I use the landscape as a point of departure. From it I attempt to distill what is mysterious, ephemeral and often dreamlike—-nuances of fog, rain and quickly changing weather, or the play of dark form/mass against brilliant light. Most, therefore, are portraits of a particular place or time of day where or when shadows are deep and the light is intense or uncommon. The experience of initially working on-site in these constantly changing conditions becomes an integral part of the piece.
Conveying a sense of place is equally applicable to the paintings of interiors. What makes these spaces personal, what gives them character, what feeling do they evoke? How does one capture a sense of their particular story?
Structural, man-made elements have become increasingly important in my work as well–old garages, mills; long-used, intimate or messy work spaces. These often provide a sharp contrast to the sometimes overwhelming beauty of the landscape.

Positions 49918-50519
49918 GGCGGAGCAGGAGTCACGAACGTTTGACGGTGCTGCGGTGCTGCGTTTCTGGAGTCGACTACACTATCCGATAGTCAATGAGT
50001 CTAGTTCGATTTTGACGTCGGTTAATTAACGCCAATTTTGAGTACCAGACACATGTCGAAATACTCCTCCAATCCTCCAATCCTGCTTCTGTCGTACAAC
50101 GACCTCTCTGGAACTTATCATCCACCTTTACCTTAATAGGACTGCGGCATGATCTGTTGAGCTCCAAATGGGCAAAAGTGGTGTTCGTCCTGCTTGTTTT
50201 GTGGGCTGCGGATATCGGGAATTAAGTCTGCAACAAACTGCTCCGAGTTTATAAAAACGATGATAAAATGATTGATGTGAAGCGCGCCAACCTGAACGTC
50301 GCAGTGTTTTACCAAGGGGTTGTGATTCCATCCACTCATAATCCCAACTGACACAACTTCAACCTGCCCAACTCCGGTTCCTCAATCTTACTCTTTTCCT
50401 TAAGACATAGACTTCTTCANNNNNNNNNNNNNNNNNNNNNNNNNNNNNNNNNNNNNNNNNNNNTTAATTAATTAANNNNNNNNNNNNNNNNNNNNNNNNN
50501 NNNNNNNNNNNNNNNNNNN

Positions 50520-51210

I also have a special affinity for rural and urban “nightscapes”. Objects and images which by daylight seem incidental and commonplace, become simplified and extraordinary at night under limited or artiHicial light. These result in compositions that speak as much about form and abstract shape as they do about atmosphere and essence.
Wendy Goldberg’s work is included in the Achenbach Collection of Prints and Drawings of the Legion of Honor Museum, Stanford Hospital/Health Systems, the Haas Collection, Genentech Corp, San Francisco Mu